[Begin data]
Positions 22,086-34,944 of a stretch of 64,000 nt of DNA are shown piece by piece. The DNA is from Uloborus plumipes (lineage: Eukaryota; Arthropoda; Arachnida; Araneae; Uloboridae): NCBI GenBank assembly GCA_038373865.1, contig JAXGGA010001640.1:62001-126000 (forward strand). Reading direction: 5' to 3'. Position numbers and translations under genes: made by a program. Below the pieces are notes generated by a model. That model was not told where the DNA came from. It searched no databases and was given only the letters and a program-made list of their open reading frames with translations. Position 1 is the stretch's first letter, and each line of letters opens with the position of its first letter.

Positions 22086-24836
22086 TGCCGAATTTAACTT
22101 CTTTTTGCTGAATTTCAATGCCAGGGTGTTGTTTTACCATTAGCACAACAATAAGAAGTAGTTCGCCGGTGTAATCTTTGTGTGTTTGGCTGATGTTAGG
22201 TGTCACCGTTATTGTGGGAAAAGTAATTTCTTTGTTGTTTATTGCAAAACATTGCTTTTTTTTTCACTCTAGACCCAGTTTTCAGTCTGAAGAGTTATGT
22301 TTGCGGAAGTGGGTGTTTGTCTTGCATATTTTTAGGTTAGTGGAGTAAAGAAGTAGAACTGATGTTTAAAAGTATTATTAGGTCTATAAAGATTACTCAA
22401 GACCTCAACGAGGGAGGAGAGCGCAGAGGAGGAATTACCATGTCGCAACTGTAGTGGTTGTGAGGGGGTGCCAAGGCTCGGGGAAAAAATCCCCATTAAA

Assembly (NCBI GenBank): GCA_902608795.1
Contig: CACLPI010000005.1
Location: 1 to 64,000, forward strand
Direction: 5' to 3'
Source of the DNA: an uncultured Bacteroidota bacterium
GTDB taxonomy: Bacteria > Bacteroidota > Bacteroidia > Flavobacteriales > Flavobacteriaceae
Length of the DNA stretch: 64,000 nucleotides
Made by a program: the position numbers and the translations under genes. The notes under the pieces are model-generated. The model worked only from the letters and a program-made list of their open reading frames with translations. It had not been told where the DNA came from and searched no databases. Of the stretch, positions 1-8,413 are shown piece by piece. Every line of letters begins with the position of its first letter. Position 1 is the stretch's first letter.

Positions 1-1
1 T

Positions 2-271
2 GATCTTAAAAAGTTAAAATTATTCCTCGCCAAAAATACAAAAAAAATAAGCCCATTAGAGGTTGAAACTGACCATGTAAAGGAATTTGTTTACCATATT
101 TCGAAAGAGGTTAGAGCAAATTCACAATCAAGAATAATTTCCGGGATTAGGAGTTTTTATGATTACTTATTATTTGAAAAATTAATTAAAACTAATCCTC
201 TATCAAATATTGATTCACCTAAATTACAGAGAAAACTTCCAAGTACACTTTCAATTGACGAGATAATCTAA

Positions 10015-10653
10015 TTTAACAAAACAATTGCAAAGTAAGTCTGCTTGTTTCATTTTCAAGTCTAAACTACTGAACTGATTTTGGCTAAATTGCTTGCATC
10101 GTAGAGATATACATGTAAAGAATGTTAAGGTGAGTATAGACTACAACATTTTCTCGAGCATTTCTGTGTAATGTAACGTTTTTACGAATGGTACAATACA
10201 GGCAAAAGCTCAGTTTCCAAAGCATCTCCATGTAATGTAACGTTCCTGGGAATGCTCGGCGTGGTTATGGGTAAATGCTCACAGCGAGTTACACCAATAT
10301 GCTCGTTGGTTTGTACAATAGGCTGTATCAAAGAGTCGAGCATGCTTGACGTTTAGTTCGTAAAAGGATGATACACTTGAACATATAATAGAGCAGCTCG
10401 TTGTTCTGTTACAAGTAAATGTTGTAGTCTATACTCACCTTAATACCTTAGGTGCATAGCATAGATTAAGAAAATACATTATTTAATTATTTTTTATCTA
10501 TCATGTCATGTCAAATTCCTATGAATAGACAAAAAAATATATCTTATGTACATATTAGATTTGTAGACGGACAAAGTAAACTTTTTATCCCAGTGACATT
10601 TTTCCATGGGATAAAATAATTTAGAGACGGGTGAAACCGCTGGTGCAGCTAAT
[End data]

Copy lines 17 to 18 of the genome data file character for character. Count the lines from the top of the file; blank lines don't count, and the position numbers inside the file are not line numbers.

1 T

Positions 2-271